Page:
The outstanding representative of the Orbelyan Princes dynasty, historiographer Stepanos Orbelyan also worked in this monastery. He completed here his famous work «History of Sisakan Province». It gives valuable facts about political, particularly social-economic life of Syunik and of the neighboring countries of all Armenia. Nowadays the complex is entirely renovated.

Continuing the trip to Yeghegis village.

Yeghegis village in Vayots Dzor Marz is also one of the oldest settlements in Vayots Dzor region of the Syunik province. In different periods it has been a settlement of different types: a village, a burg, a country town, a fortress town, even a capital as it was called during the period of its being prince residence in 10 -13th centuries. The foundation period isn’t known, yet judging by the antiquities of the territory, Yeghegis might have been an ordinary country-town before the 9th century, i.e. before becoming the Syunik princes’ residence instead of Shaghat country-town, then it gradually changed, renovated, got larger – became country-town or town. Probably it was the time (9th c.) of its citadel establishment, as the local residents call it - Smbataberd, by which the country-town along with its citadel were mainly meant. Yet they were separate units disjoined at a distance of 1-2km, like Kapan town and its citadel-Baghaberd. The main settlement of Yeghegis lies in the valley of the right tributary of the river Arpa –Yeghegis, in the area of the present-day village, as well as in the area of Hostun ruined settlement. The country town, consequently, spread in a narrow strip of 4- 4,5km length across the right-bank valley of the river Yeghegis. The citadel or Smbataberd was situated to the north-west from the main settlement, on the high mountain between two deep canyons. Yeghegis along with its citadel became the residence of Syunik rulers. After the decay of Bagratunyats Kingdom (1045) the princes of Vayots Dzor lost their political importance. Gradually the Orbelyans took over gaining large estates, establishing own power. They made Yeghegis their residence after renovating, making it more fascinating and fortifying its fortress. In the reign of both the Syunik Princes and their successors –Orbelyans, there were founded in Yeghegis citadel magnificent edifices, the ruins of the most of which have survived up to now. The ruins of Smbataberd are grandiose, particularly well-preserved walls.

The main fortress on the peak of the hill was all around surrounded with those strong walls of 2,2-4,3- meter thickness. The fortress had 10-11 m high 11 towers. The walls are constructed with polished, unwrought stones, by mortar. It was considered one of the impregnable strongholds in Syunik. During its existence the fortress was besieged a number of times but it always remained impregnable. It had 3 entrances the main of which was to the north – from where one could enter the fortress. The inner edifices of the fortress are not well-preserved. Those edifices were used as palace rooms, barracks, arsenals, other defensive constructions. The fortress also possessed its own water supply system. Among the important monuments survived in the village area (in the main country town) are Zorats church (14th c.), St. Astvatsatsin basilica (survived after the restoration of 1703), St. Karapet domed church (13th c.), various khachkars of 10-14th centuries, the family burial vault of Orbelyan princes (13 th c.).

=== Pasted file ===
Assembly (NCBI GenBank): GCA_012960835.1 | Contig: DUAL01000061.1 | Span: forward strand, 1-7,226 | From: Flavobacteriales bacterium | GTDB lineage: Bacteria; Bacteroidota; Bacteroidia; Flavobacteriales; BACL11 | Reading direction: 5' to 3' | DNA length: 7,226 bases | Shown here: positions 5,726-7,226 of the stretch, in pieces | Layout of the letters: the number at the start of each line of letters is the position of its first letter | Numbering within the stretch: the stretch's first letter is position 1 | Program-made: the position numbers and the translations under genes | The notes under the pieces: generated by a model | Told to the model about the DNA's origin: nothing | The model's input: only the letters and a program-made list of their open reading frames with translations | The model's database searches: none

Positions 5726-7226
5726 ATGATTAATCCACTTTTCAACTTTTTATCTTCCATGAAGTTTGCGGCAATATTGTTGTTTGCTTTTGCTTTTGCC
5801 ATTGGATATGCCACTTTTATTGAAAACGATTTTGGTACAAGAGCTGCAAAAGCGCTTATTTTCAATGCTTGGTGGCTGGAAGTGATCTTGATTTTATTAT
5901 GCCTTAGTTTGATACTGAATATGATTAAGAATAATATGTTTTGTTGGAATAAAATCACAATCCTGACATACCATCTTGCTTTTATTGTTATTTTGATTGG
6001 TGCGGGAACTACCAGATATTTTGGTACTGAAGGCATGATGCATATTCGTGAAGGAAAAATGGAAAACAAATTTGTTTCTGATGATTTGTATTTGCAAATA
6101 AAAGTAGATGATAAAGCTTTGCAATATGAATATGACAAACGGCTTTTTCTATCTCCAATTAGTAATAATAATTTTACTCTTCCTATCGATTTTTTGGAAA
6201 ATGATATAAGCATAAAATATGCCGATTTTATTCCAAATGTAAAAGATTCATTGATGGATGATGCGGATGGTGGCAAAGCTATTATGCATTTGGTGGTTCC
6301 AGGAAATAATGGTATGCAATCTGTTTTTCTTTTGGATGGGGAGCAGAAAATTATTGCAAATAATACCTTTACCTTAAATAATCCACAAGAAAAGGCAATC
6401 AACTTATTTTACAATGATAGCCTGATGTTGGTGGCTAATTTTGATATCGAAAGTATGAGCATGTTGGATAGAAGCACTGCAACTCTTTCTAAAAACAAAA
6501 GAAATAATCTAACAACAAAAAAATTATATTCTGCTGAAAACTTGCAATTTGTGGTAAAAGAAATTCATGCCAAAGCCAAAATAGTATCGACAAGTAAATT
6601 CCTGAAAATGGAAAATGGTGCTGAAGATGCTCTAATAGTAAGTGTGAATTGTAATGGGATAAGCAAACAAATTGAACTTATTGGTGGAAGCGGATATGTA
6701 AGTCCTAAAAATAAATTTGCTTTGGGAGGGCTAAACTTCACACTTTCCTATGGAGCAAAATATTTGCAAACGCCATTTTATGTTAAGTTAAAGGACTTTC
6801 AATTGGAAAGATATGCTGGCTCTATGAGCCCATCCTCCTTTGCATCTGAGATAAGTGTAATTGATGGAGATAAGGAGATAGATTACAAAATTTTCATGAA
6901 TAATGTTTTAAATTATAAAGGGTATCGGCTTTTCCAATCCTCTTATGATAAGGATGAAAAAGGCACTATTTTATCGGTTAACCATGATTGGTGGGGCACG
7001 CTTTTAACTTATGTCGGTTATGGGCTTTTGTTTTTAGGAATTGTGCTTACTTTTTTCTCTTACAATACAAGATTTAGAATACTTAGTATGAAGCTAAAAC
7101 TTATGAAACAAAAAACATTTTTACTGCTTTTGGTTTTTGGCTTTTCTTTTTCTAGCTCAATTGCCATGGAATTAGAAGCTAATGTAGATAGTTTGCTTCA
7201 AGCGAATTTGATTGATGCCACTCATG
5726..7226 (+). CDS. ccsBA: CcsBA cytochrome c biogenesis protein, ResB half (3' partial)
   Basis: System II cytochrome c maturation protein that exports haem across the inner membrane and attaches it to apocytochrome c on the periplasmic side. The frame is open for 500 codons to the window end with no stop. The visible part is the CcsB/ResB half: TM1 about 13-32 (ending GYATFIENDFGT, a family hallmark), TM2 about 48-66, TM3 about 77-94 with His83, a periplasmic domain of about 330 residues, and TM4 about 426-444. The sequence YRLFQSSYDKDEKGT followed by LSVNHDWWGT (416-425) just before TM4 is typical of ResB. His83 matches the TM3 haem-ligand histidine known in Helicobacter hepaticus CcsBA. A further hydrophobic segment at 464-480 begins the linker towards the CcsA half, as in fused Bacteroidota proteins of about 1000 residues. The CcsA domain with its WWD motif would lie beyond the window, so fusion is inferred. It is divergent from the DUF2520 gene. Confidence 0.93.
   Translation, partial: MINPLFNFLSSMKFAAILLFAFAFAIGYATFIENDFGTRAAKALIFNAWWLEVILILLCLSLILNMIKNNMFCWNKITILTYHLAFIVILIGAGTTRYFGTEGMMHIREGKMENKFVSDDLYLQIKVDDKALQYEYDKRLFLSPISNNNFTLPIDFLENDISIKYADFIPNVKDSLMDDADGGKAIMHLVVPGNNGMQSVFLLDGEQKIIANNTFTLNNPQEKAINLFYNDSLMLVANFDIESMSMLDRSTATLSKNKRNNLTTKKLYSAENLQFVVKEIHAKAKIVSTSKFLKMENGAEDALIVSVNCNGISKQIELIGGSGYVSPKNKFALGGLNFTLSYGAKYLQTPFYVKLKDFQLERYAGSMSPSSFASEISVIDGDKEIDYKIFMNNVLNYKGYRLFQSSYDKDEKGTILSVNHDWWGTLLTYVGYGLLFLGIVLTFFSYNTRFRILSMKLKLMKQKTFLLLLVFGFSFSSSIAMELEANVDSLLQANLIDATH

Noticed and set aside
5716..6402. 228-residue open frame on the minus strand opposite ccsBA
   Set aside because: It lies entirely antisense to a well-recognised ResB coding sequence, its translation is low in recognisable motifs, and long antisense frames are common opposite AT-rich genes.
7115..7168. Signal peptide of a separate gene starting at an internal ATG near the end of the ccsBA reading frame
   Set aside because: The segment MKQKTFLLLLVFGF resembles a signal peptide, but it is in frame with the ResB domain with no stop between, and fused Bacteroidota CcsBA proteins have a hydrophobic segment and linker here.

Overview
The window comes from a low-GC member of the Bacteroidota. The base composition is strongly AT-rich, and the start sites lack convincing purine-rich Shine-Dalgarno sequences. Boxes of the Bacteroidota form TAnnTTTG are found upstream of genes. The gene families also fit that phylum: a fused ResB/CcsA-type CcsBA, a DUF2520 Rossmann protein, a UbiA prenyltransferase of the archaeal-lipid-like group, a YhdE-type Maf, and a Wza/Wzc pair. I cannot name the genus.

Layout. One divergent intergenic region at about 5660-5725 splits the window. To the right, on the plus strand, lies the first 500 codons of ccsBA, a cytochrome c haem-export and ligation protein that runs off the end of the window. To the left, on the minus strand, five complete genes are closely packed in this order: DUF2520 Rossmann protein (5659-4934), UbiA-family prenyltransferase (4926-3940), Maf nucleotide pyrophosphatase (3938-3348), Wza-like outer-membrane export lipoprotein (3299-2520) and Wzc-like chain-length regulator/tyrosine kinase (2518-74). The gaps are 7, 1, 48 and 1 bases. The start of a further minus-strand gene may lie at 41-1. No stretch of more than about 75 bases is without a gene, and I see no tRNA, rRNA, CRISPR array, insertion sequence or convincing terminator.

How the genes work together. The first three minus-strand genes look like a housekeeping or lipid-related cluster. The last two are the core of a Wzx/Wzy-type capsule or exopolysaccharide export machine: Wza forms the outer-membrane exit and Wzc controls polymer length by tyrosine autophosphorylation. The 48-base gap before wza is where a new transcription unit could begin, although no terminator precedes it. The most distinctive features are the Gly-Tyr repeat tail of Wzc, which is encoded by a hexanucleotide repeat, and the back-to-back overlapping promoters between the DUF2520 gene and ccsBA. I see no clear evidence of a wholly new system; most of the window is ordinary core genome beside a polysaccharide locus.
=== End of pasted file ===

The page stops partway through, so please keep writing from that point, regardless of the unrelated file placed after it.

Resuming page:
Proceeding to Lake Sevan across the Selim pass. Dinner at Lake Sevan in Harsnakar restaurant.

Back to Yerevan. Overnight in hotel.
Meals: Breakfast Lunch
Hotel Accommodations: Regineh
Travel Distance: 360 km (225 miles)
Day 3
Yerevan - Ashtarak - Agarak - Aghzk - Amberd - Yerevan
Trip to Ashtarak town.

The town stretches out on the wide plain of either banks of the river Kasakh. The name is connected with an Armenian word «ashtarak» (tower), while according to some notions it comes from the name of the Babylonian -Assyrian Goddess - Ishtar. In the Armenian sources it has been mentioned since 9th century as one of the settlements of Aragatsotn district of Ayrarat province in Great Armenia.

Moreover, the existing large quantity of Bronze- Iron Age monuments (castle-settlements, tomb fields, etc) indicates that Ashtarak is one of the oldest settlements in Armenia. Generally, Ashtarak is endowed with archaeological, historical-architectural monuments, which form an impressive complete complex together with the picturesque landscape of the gorge of the river Kasakh, flowing across the city. Thus, lying next to the new bridge passing around the town, to the right of Yerevan – Gyumri highway, on the left bank of the river Kasakh, there are the remains of a settlement survived from the Bronz Age up to the Middle Ages (the locals call the place –Darabavor). The famous caves of Darabavor are located in the canyon, just next to the settlement. These caves have been in use since ancient times. One of the best examples of the early Christian - period Armenian architecture is three-nave basilica –Tsiranavor built in the 5th century.

In the 18th century its outer double walls were constructed in order to fortify the church.